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The Energy Gang is a weekly digest on energy, cleantech and the environment produced by Greentech Media. The show features engaging discussion between energy futurist Jigar Shah, energy policy expert Katherine Hamilton and Greentech Editor Stephen Lacey. Join us as we delve into the technological, political and market forces driving energy and environmental issues.

The Energy Gang is a weekly digest on energy, cleantech and the environment produced by Greentech Media. The show features engaging discussion between energy futurist Jigar Shah, energy policy expert Katherine Hamilton and Greentech Editor Stephen Lacey. Join us as we delve into the technological, political and market forces driving energy and environmental issues.
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The Energy Gang is a weekly digest on energy, cleantech and the environment produced by Greentech Media. The show features engaging discussion between energy futurist Jigar Shah, energy policy expert Katherine Hamilton and Greentech Editor Stephen Lacey. Join us as we delve into the technological, political and market forces driving energy and environmental issues.




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Watt It Takes: How a NASA Roboticist Built a Groundbreaking Solar Tracker

Leila Madrone was constantly looking for creative ways to use robots. In the mid 2000's, she co-founded a music group called Ensemble Robot, which featured robots that played music. "I had this great passion to use robotics to have meaning in the world," said Madrone. Later, Madrone worked for NASA's intelligent robotics group. Then she caught the solar bug: "Solar seemed like where the most possibility was for the future." She teamed up with Saul Griffith, an expert in self-replicating...


Tesla's Layoffs: Musk Pushes for Profits

Elon Musk announced Monday that Tesla is laying off 9 percent of salaried employees at the company. This is not the first round of sweeping layoffs at Tesla — the most recent came after the SolarCity acquisition. But this appears to be the biggest so far. We'll discuss Elon's new quest for profitability. Then, we'll cover the never-ending saga in Washington over saving coal plants. The Trump Administration is now trying to invoke national security to prop up closing coal and nuke plants...


Your Questions Answered: The Politics Edition

What’s the optimal way to spend money raised by a carbon tax? How should climate play in Florida’s big toss-up Congressional race? What’s the best energy platform for gubernatorial candidates? This week: your questions answered. We got a bunch of queries from listeners about politics — so that’s the direction we’re headed. We'll discuss what these individual stories tell us about nationwide elections in 2018. The Energy Gang is brought to you by Sense. Sense installs in your home's...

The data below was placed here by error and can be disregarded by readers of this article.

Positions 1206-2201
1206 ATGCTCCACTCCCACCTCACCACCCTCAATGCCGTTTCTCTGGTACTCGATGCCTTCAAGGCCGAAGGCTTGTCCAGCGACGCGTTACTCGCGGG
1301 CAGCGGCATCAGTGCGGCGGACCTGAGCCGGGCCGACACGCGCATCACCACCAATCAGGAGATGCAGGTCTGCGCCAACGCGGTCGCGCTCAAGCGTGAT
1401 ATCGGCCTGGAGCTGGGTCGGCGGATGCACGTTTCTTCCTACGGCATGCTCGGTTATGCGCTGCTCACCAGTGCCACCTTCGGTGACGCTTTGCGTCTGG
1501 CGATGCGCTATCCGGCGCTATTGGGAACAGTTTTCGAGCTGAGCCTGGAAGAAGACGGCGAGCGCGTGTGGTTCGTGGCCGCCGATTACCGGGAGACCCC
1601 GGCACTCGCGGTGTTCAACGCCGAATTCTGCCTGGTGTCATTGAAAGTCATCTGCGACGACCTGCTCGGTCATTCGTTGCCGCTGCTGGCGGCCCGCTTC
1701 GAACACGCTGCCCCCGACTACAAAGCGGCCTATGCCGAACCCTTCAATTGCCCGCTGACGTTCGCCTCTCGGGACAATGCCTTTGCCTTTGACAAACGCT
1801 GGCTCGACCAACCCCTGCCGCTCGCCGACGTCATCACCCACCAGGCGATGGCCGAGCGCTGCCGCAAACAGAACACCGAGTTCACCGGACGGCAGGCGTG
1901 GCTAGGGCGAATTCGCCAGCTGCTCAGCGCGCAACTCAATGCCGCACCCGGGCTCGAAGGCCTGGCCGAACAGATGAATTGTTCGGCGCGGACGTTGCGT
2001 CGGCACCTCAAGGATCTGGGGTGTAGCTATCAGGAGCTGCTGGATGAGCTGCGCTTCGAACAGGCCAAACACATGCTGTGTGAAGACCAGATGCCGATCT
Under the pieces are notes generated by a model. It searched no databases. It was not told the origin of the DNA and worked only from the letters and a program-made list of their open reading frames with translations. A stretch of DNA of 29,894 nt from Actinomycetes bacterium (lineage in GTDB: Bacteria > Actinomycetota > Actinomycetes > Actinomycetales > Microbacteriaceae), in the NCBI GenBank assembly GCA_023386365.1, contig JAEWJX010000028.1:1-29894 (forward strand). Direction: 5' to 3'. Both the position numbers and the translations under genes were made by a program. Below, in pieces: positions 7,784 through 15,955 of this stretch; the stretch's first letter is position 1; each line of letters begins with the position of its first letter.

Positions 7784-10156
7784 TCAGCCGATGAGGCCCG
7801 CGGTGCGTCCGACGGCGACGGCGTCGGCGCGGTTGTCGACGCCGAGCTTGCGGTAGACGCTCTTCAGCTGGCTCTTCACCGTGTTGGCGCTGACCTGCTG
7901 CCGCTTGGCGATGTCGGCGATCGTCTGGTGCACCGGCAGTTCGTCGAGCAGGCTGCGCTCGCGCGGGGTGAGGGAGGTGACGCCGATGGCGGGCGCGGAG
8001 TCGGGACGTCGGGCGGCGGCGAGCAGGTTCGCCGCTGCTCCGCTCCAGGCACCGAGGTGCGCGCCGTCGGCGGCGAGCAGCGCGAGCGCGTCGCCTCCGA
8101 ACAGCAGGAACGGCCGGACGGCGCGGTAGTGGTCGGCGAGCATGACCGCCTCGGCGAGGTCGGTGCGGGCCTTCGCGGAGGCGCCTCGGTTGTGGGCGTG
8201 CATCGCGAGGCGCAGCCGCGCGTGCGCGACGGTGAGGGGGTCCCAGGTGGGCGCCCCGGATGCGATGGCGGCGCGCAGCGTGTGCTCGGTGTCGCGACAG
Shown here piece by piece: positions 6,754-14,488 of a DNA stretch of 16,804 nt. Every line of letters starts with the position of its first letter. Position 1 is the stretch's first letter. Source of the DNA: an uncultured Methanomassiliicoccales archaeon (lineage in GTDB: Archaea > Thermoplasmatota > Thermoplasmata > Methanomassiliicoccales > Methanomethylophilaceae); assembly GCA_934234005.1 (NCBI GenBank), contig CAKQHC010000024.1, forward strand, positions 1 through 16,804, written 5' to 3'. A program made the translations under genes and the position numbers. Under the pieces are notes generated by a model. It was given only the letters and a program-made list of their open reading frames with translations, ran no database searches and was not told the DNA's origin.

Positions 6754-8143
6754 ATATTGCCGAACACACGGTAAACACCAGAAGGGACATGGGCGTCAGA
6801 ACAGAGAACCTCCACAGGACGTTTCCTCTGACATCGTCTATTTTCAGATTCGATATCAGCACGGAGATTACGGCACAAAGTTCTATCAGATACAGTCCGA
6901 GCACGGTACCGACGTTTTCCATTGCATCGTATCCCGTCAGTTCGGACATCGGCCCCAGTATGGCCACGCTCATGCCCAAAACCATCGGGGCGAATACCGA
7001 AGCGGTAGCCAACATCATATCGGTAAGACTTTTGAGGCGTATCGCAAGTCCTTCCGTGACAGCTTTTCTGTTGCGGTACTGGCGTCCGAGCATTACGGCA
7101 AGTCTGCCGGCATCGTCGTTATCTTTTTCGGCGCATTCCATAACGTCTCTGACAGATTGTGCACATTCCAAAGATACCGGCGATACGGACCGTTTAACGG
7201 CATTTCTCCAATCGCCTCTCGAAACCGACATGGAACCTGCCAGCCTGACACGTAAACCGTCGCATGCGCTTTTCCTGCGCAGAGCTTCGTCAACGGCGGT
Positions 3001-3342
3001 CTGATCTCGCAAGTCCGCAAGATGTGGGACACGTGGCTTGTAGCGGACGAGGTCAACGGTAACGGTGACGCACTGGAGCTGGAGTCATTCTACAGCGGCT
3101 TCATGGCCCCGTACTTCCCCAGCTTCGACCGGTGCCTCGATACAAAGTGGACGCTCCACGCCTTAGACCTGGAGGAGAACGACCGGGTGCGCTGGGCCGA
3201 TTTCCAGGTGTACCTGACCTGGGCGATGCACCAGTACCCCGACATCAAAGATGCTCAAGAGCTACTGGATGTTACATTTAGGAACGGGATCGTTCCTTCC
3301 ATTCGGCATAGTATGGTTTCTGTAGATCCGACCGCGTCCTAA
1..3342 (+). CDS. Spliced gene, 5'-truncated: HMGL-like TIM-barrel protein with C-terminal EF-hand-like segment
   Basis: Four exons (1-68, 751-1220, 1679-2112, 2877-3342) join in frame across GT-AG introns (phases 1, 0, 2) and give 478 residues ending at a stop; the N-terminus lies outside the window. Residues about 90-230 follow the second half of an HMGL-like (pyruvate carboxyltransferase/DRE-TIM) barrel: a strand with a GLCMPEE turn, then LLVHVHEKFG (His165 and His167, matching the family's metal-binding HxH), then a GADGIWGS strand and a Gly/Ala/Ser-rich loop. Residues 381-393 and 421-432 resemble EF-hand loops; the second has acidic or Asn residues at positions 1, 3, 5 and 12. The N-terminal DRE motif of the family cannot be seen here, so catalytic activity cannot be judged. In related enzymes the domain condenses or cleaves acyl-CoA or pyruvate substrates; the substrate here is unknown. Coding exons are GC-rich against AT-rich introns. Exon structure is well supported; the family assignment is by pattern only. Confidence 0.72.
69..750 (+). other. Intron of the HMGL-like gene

Can We Electrify Everything?

There’s a new phrase bouncing around energy circles: Electrify Everything. This week, we talk to Nate Adams, a home performance expert whose personal mission is to rip gas meters out of homes and move us closer toward full electrification. As he’s learned from experience, it’s not easy. The electrification of homes may be getting easier in California, however. In the second half of the show, we’re going to tackle California’s new building codes. Starting in 2020, most new homes will...


Watt It Takes: Billy Parish, From Dropout Activist to Solar CEO

Billy Parish dropped out of college to pursue a career in climate activism. Today, he's the CEO of America's biggest rooftop solar loan company, Mosaic. In this edition of Watt It Takes, Powerhouse CEO Emily Kirsch interviews Parish about his transition from activist to executive. They'll talk about the many iterations of Mosaic, difficulties in raising money from VCs, and Parish's philosophy on building a successful team. Watt It Takes is a live interview series produced by Powerhouse...



We all fall victim to myths. But when they're deeply tied to our belief systems, they can be nearly impossible to break. On this week's show, we're busting some of the most common myths in clean energy: It depends on how it's usedRepublicans are buying solar more oftenU.S. electricity prices have fallenIn the second half of the program, we'll revisit the swampy politics of solar in Alabama, South Carolina and Florida. A battle over net metering wages in South Carolina; a dispute over...


For Taxis, It's Uber. For Utilities, Could It Be DERs?

How do we think about change in the electric utility industry caused by distributed resources? Is it like telecom? Internet-based retail? Sam Uyeno, senior manager in West Monroe Partners’ energy and utilities practice, says that it may be more like ride sharing. As distributed resources flourish, he argues that utilities will have to think about how to leverage new customers within its network — just as Uber came into the taxi market and allowed anyone to become operators. When you...


A New Era of Grid Planning: "Folks Are Frustrated"

Are we entering a new era of grid planning? In recent years, we've assumed that sweeping reforms are the best way to get distributed energy built. But in pockets of the country, a more localized approach to deploying these assets is taking hold – and it could be the sign of a much bigger shift to come. On this week's Energy Gang, we'll look at Washington, D.C.'s new proposal for an authority that would push PEPCO to consider distributed alternatives to infrastructure projects. Then, why...


Why SunPower Is Buying SolarWorld USA

SunPower couldn’t convince the Trump Administration to abandon tariffs on imported solar panels. So now it plans to buy one of the companies pushing tariffs in the first place. Yesterday, SunPower unveiled plans to acquire SolarWorld’s U.S. operations. Two months ago, CEO Tom Werner said SunPower was going to divest from America. But now he’s buying his way back in. In this week's episode, we'll explain how Trump's demands for tariffs are shifting the PV manufacturing landscape. Then,...